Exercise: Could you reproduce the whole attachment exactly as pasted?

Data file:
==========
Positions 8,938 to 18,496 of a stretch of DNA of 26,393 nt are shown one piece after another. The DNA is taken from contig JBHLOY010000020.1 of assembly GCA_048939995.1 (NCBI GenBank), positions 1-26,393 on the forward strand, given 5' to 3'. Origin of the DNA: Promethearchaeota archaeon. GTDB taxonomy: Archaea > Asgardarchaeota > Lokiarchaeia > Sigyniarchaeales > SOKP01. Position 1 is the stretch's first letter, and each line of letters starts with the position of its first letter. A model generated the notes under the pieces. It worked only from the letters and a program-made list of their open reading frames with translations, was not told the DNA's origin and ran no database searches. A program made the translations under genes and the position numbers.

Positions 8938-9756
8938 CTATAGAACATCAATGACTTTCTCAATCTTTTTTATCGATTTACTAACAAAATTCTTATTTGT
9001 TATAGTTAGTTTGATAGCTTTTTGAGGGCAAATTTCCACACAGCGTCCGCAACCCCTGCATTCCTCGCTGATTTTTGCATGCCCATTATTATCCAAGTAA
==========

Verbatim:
Positions 8,938 to 18,496 of a stretch of DNA of 26,393 nt are shown one piece after another. The DNA is taken from contig JBHLOY010000020.1 of assembly GCA_048939995.1 (NCBI GenBank), positions 1-26,393 on the forward strand, given 5' to 3'. Origin of the DNA: Promethearchaeota archaeon. GTDB taxonomy: Archaea > Asgardarchaeota > Lokiarchaeia > Sigyniarchaeales > SOKP01. Position 1 is the stretch's first letter, and each line of letters starts with the position of its first letter. A model generated the notes under the pieces. It worked only from the letters and a program-made list of their open reading frames with translations, was not told the DNA's origin and ran no database searches. A program made the translations under genes and the position numbers.

Positions 8938-9756
8938 CTATAGAACATCAATGACTTTCTCAATCTTTTTTATCGATTTACTAACAAAATTCTTATTTGT
9001 TATAGTTAGTTTGATAGCTTTTTGAGGGCAAATTTCCACACAGCGTCCGCAACCCCTGCATTCCTCGCTGATTTTTGCATGCCCATTATTATCCAAGTAA